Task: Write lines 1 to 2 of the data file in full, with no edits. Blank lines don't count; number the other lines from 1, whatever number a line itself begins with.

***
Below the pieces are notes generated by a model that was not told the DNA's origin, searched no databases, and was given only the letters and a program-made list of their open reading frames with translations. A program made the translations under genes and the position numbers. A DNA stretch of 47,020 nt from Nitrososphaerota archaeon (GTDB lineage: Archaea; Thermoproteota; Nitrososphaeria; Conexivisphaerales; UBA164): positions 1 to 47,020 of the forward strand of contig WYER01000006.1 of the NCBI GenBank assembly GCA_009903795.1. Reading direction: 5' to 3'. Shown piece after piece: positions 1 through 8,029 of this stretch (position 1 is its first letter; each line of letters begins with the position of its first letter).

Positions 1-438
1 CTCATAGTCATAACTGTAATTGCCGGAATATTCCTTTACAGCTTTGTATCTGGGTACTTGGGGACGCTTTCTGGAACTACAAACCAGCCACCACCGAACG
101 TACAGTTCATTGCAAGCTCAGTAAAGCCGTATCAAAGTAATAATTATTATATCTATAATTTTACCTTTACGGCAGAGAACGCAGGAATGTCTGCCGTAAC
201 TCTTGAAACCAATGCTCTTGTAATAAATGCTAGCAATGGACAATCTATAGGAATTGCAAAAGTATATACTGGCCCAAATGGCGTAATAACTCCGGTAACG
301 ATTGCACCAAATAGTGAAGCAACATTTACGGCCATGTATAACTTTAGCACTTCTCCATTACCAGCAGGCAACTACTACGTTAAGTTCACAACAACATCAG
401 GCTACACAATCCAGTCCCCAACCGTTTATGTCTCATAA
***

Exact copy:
Below the pieces are notes generated by a model that was not told the DNA's origin, searched no databases, and was given only the letters and a program-made list of their open reading frames with translations. A program made the translations under genes and the position numbers. A DNA stretch of 47,020 nt from Nitrososphaerota archaeon (GTDB lineage: Archaea; Thermoproteota; Nitrososphaeria; Conexivisphaerales; UBA164): positions 1 to 47,020 of the forward strand of contig WYER01000006.1 of the NCBI GenBank assembly GCA_009903795.1. Reading direction: 5' to 3'. Shown piece after piece: positions 1 through 8,029 of this stretch (position 1 is its first letter; each line of letters begins with the position of its first letter).

Positions 1-438